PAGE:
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Heavy Hitter Is Too Damn Heavy
by James Dunnigan
May 16, 2012

Last year the U.S. Army announced that its Natick Soldier Center had received a request for a backpack that would carry 500 rounds of linked 7.62mm machine-gun ammunition and a sleeve that would feed that ammo to a M240 7.62mm carried by a soldier wearing the backpack. That much ammo weighs about 16 kg (35 pounds). In less than seven weeks Natick produced the requested item and called it the Ironman Ammunition Carriage System. Such a pack would not be used all the time but for situations where the longer range M240 machine-gun was needed, and there expected to be a lot of fighting, it was believed that the Ironman would be very useful.

The idea for the Ironman was first proposed by a National Guard infantry sergeant serving in Afghanistan in 2010. About the same time a commercial firm, TYR Tactical, offered for sale (at $4,000 each) an almost identical item (MICO Machine Gunner's Assault Pack). The TYR pack used a longer sleeve (from the pack to the M240), which contained another 75 rounds (for a total ammo weight of 18.4 kg/40.5 pounds). The pack itself only weighs a few kilograms (under ten pounds).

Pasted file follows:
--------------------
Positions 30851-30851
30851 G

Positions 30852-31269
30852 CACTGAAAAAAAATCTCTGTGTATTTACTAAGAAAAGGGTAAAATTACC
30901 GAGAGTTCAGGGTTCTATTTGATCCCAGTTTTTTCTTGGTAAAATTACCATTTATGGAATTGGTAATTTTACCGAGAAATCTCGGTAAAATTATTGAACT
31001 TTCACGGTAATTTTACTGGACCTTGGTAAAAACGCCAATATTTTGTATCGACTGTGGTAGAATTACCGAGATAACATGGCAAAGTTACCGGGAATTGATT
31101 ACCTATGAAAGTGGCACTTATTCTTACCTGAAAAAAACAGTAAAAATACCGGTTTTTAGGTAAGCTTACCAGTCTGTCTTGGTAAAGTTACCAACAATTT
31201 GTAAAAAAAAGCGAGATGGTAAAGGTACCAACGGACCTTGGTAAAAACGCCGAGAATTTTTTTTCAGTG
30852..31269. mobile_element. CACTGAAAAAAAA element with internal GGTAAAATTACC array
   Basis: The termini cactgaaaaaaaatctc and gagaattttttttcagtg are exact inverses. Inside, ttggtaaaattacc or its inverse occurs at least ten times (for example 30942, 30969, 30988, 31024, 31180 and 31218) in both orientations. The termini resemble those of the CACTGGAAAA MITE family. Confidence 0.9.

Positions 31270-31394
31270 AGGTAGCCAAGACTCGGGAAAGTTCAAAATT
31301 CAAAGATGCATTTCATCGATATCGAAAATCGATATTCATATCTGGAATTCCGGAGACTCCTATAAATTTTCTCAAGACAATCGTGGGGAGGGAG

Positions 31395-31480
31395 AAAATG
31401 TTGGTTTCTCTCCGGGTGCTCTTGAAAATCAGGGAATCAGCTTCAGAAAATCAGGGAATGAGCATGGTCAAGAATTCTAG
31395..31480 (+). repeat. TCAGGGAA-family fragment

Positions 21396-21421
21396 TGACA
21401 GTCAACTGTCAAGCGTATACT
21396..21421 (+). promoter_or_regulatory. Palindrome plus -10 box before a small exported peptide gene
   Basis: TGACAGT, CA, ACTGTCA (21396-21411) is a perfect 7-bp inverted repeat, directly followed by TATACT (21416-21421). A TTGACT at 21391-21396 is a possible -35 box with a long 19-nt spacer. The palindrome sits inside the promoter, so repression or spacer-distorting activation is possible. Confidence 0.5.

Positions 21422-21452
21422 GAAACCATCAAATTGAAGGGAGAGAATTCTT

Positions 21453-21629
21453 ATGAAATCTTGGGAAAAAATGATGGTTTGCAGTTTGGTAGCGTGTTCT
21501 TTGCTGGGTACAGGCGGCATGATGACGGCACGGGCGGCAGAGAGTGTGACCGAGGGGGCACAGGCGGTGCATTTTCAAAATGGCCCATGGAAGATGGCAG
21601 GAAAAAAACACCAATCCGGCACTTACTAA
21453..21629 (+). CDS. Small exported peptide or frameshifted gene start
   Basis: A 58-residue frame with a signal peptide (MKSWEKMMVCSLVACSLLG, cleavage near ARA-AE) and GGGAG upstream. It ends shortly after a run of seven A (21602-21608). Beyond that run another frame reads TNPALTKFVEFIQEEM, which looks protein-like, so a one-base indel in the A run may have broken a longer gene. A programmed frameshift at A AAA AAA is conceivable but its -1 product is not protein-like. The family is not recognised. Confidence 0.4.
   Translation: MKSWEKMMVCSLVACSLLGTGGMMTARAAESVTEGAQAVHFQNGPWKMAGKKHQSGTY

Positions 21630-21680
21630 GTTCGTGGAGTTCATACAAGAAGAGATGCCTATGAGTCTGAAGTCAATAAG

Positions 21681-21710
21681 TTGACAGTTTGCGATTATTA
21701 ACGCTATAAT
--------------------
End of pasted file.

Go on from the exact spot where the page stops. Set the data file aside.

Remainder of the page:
Most infantrymen believe the Ironman or MICO pack would not be useful for all situations, especially during long patrols. The machine gunner carrying the pack and the machine-gun would also be wearing body armor and other essential combat gear. This would amount to over 50 kg (110 pounds). That can be handled for a few hours but not for long patrols over mountainous terrain. The ammo pack would be very useful for base defense or raids.

It's not unusual that the Natick and TYR assault pack designs appeared about the same time. The basic idea has been around for a long time and troops have put together improvised assault packs in the past. Many breakthrough ideas (calculus, radio, television, and numerous other bits of tech) were invented, independently, at about the same time by two or more people. Great minds think alike.

 TYR produces gear for SOCOM (U.S. Special Operations Command) and SWAT teams, while Natick fields request from all army units and are increasingly getting innovative proposals from troops in the field.

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